Actor and Crocoduck-creating super-Christian Kirk Cameron is promoting a “great article” on his website that offers rather questionable advice for parents: Never explain things to your kids; just teach them to obey:
Children are not in need of lengthy, compelling explanations. What they are in need of is the understanding that God must be obeyed.
Explanations tend to focus on getting someone to agree with you. The logic for explanations runs something like this: If I can just get my children to understand the reason for my direction, then they will be more likely to follow my instruction. While this may sound like solid reasoning, it is not. Explanations are more consistent with gaining approval and winning arguments. Neither of these are appropriate goals for biblical parenting and can lead to anger in your children as Ephesians warns against.
The actual article, by Jay Younts, goes much further, stating that the no-explanations model of parenting should continue through kids’ teenage years:
Children from 6-12 must be encouraged to obey because they know this pleases God. Your discussions will be more involved than with young children, but again you are not trying to win their approval. You want them to grasp how important it is to trust God and the reliability of his word. This type of training will yield a conscience that is sensitive to the things of God.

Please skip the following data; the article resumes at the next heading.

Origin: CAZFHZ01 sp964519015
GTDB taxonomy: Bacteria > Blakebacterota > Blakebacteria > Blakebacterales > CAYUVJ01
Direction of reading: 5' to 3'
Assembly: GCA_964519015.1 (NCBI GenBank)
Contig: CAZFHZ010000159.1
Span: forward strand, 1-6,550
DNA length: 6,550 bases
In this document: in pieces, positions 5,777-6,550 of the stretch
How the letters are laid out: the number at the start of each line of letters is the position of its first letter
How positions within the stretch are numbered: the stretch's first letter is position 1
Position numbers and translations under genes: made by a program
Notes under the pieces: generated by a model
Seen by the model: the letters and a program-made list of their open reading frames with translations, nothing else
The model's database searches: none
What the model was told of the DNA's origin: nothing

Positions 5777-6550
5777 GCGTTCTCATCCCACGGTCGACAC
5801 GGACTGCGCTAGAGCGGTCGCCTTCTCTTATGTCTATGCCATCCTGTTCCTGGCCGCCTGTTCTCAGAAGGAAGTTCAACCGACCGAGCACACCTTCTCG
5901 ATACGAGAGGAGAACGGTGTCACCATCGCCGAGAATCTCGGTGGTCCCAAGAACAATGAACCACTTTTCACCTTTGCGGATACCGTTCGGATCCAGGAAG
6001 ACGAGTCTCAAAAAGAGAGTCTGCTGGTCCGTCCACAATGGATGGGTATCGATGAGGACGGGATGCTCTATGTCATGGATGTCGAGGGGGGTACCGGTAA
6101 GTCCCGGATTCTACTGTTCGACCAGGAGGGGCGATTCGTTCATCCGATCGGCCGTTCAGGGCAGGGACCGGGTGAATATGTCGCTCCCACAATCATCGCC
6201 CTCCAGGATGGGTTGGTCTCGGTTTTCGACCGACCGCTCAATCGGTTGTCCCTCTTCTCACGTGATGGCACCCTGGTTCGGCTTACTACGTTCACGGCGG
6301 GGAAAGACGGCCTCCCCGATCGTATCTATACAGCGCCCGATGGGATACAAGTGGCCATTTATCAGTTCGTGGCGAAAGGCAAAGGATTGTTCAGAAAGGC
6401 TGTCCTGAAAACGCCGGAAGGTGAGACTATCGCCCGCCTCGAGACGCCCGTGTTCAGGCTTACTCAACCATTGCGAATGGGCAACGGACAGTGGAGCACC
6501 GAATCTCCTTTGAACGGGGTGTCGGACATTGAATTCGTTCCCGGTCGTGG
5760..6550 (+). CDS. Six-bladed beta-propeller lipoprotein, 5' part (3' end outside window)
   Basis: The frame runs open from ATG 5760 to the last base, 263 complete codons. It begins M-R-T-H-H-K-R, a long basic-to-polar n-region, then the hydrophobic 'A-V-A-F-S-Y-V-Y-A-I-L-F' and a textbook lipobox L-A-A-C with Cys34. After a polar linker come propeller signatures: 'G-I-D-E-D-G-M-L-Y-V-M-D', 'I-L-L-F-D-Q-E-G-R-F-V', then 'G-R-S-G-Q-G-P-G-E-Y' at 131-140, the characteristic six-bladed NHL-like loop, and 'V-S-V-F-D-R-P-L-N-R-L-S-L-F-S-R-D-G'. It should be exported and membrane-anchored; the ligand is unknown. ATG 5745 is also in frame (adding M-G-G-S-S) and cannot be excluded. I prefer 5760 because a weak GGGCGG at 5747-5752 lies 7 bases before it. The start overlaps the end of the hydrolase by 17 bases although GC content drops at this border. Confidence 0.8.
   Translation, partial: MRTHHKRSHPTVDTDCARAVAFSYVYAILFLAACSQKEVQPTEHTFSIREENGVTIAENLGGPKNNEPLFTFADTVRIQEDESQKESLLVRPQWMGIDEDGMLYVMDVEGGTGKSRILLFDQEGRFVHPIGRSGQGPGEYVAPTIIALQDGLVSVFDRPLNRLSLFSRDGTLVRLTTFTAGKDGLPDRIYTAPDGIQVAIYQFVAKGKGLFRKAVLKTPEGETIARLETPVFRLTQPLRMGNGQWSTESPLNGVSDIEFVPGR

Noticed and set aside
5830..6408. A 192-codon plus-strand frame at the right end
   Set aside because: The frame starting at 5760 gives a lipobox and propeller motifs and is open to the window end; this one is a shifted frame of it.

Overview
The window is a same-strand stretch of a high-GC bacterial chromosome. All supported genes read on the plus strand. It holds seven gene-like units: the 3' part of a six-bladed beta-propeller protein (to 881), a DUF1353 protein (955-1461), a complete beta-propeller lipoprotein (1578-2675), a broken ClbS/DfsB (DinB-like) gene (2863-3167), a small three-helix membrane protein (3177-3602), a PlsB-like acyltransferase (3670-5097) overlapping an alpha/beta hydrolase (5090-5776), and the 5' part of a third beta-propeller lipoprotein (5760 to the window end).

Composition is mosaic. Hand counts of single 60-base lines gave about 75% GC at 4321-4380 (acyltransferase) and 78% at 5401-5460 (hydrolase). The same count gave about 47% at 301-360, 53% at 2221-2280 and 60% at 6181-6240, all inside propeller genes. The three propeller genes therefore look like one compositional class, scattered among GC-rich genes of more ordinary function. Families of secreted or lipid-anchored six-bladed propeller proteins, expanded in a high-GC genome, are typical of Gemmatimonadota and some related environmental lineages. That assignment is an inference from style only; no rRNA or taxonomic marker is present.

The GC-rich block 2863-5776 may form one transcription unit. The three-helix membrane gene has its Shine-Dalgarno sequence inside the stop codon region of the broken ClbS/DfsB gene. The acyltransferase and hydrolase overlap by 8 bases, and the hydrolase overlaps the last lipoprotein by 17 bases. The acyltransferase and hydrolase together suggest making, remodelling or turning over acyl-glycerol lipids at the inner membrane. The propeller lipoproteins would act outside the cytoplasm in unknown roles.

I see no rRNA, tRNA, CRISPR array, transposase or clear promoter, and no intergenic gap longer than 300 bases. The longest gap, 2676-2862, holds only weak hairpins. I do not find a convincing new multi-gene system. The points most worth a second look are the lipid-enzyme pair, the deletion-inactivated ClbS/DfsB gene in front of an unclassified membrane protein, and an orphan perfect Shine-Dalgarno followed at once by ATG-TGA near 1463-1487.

It doesn’t take much insight to realize that teenagers and long explanations don’t go well together. Obedience with teenagers is to be primarily be focused on helping them see the value of following God because they love him and that God’s ways are the only ones that can be trusted. Your goal is to have conversations not explanations.
This is just awful advice, no matter how you slice it. Children need to learn how to question, how to reason, and how to think through the consequences of their actions. I know parents would love it if their kids obeyed their every word, but at some point, those kids also need to learn why you think the way you do. There are reasons for why they need to come home by a certain time, and why they should share their toys, and why they shouldn’t draw on the wall with crayons that go well beyond “Because I said so.” A well-reasoned explanation, at least in theory, should help them understand where you’re coming from and give them more of an incentive to follow your rules. Does it always work? Of course not. But it sure as hell has a better chance of succeeding than “Do what we say or else the Baby Jesus will cry.”
There’s a time and place for kids to listen to you without asking questions. That time and place sure as hell isn’t “always.”
It makes sense coming from Cameron, though. Questions lead to learning. Learning leads to even more critical thinking. And that never ends well for anyone who promotes Creationism.